Antigenic therapy researchers have long relied on repeated dosing of high-affinity ligands to inactivate select T cells by causing overstimulation that leads to apoptosis. Contrary to this strategy, Bingye Han, Pau Serra, Pere Santamaria (University of Calgary, Alberta, Canada), and colleagues now show that low-affinity peptides targeting autoreactive T cells protect mice more effectively against diabetes than do high-affinity peptides.
Peptides that are similar in sequence to a portion of islet-specific glucose-6-phosphatase catalytic subunit-related protein (IGRP) that strongly bound to autoreactive T cells nearly completely obliterated this T cell pool in mice. But lurking in the background were smaller pools of autoreactive T cells that were impervious to the high-affinity peptide, yet reactive against other portions of IGRP. Once their competition had been eliminated, these cells emerged to fill in the vacant niche. The high-affinity peptide thus failed to protect against diabetes.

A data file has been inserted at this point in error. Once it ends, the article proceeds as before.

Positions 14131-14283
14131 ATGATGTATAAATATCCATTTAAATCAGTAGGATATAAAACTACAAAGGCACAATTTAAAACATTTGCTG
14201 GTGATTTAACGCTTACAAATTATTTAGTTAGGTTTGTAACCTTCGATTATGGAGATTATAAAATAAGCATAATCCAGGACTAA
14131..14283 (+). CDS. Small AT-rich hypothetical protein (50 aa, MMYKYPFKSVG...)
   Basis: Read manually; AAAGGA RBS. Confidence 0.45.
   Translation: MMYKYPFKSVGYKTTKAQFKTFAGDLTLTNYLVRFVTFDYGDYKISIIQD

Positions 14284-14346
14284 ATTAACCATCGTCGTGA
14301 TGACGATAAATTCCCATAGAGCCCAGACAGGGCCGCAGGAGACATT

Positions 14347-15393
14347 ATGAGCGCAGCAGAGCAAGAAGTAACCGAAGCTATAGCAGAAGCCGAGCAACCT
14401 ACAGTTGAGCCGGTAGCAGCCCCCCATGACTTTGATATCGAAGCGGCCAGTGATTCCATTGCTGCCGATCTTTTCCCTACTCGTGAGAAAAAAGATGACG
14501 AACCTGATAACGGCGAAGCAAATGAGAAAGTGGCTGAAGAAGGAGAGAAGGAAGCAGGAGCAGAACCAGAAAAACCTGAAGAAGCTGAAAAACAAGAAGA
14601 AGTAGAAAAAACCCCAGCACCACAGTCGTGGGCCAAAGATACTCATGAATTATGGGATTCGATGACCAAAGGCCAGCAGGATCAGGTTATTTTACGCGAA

Low-affinity peptides, by contrast, selectively eliminated the most menacing of IGRP-reactive T cells, while maintaining a substantial population of more benign T cells that recognized, but were not harmed by, the peptides. By becoming established as the dominant population, the nonpathogenic T cells effectively blocked more reactive but less prevalent T cells from taking over.
Now with a better grasp on the fine balance between ligand binding and dosage, Santamaria says, “targeting multiple epitopes simultaneously is likely to be more practical than finding the optimal dose for deletion of high-avidity subtypes while preserving low-avidity subtypes.”